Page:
Choosing a suitable transdisciplinary research framework

By Gabriele Bammer

Author - Gabriele Bammer
Gabriele Bammer (biography)

What are some of the key frameworks that can be used for transdisciplinary research? What are their particular strengths? How can you choose one that’s most suitable for your transdisciplinary project?

The nine frameworks described here were highlighted in a series for which I was the commissioning editor. The series was published in the scientific journal GAIA: Ecological Perspectives in Science and Society between mid-2017 and end-2019.

Choosing among them is not a matter of right or wrong, but of each being more or less helpful for a particular problem in a particular context.

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Implementation during a time of crisis: The critical role of trusting relationships

By Allison Metz

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Allison Metz (biography)

Are there lessons we can learn from the current response of service systems which have galvanized into action to meet the needs of children and families during the COVID-19 pandemic? How does the response of service systems affect our hypotheses about how change happens at scale?

In my professional role providing implementation support to public service systems, I’ve observed these systems responding to the COVID-19 pandemic with urgency and agility. The urgency is to be expected, but the agility has inspired me.

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Three principles for co-designing intervention strategies

By David Lam

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David Lam (biography)

What processes are involved when researchers and local actors co-design context-specific intervention strategies? This ‘how to’ knowledge is outlined in the three principles described below. Local actors can include non-governmental organisations, local leaders, community groups and individual activists.

Principle 1. Explore existing and envisioned initiatives fostering change towards the desired future 

This has 3 key steps:

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How can expertise in research integration and implementation help tackle complex problems?

By Gabriele Bammer

author - gabriele bammer
Gabriele Bammer (biography)

What is expertise in research integration and implementation? What is its role in helping tackle complex societal and environmental problems, especially those dimensions that define complexity?

Expertise in research integration and implementation

Addressing complex societal and environmental problems requires specific expertise over and above that contributed by existing disciplines, but there is little formal recognition of what that expertise is or reward for contributing it to a research team’s efforts. In brief, such expertise includes the ability to:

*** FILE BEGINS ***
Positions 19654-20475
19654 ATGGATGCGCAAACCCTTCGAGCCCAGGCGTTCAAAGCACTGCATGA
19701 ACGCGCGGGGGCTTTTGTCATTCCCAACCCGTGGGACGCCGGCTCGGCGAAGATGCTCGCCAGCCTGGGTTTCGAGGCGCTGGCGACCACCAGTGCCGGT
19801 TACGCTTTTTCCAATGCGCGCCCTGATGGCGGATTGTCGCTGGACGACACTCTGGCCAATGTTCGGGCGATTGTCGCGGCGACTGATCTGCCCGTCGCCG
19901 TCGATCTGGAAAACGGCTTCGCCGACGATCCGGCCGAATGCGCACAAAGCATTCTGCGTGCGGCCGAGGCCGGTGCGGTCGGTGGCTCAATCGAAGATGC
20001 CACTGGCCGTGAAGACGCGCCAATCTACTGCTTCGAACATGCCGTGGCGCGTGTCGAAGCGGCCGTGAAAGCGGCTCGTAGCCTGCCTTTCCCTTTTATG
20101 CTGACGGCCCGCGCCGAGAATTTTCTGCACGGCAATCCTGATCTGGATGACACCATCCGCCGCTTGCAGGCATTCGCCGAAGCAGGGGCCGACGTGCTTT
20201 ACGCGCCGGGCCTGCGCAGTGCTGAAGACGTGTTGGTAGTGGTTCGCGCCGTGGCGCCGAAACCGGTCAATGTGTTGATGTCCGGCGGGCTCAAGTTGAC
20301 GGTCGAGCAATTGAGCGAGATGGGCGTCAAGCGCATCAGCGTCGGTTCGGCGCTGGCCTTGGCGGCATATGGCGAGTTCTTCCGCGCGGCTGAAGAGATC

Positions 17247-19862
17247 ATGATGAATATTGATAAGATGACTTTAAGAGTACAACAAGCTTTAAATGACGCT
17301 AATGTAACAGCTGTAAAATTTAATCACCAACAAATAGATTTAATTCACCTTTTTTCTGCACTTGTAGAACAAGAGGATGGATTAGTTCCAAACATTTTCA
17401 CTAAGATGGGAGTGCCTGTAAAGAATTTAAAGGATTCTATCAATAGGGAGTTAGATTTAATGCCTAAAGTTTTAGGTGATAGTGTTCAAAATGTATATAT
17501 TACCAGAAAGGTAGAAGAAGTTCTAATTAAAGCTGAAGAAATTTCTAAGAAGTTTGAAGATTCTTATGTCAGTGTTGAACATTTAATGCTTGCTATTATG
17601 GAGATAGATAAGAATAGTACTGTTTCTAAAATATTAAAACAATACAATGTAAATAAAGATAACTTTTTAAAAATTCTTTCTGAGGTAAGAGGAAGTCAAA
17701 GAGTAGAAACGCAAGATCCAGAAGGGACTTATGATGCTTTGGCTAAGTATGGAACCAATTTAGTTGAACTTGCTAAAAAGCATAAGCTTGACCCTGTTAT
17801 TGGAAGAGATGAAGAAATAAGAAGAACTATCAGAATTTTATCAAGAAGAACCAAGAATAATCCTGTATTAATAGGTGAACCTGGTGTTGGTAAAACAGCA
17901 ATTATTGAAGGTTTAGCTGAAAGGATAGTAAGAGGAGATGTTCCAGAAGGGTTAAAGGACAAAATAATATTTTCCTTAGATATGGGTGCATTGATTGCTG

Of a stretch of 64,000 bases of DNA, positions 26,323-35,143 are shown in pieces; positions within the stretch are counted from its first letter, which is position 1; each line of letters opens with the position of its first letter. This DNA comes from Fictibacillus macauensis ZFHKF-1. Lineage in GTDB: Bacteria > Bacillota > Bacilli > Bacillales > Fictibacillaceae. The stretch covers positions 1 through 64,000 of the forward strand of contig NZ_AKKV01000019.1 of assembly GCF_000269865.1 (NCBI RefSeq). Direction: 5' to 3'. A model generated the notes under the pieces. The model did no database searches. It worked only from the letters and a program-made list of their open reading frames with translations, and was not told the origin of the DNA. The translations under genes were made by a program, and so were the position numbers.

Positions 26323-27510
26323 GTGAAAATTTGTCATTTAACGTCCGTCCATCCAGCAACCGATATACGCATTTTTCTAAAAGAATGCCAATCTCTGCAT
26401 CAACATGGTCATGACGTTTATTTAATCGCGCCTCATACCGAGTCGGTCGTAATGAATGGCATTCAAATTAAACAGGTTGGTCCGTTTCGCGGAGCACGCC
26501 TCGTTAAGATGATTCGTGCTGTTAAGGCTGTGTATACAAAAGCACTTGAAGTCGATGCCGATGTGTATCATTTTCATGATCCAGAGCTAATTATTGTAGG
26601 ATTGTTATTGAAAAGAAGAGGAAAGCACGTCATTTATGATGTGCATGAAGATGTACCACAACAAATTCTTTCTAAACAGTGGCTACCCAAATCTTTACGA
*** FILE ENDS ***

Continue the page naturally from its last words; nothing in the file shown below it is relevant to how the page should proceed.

• identify relevant disciplinary and stakeholder inputs
  • effectively integrate them for a more comprehensive understanding of the problem
  • support more effective actions to ameliorate the problem.

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A framework to evaluate the impacts of research on policy and practice

By Laura Meagher and David Edwards

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Laura Meagher (biography)

What is meant by impact generation and how can it be facilitated, captured and shared? How can researchers be empowered to think beyond ‘instrumental’ impact and identify other changes generated by their work? How can the cloud of complexity be dispersed so that numerous factors affecting development of impacts can be seen? How can a way be opened for researchers to step back and reflect critically on what happened and what could be improved in the future? How can research teams and stakeholders translate isolated examples of impact and causes of impact into narratives for both learning and dissemination?

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Theory U: A promising journey to embracing unknown unknowns

By Vanesa Weyrauch

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Vanesa Weyrauch (biography)

How can we best live in a VUCA (volatile, uncertain, complex and ambiguous) world? How can we shift from a worldview that looks to predict and control what is to be done through plans and strategies to being present and flexible in order to respond effectively as unexpected changes take place? How can we be open to not knowing what will emerge and embrace uncertainty as the opportunity to co-create and learn?

One powerful and promising way forward is Theory U, a change methodology developed by Otto Scharmer and illustrated below. Scharmer introduced the concept of “presencing”—learning from the emerging future. The concept of “presencing” blends “sensing” (feeling the future possibility) and “presence” (the state of being in the present moment). It acknowledges that we don’t know the answers. Staying at the bottom of the U until the best potential future starts emerging requires embracing uncertainty as fertile soil.

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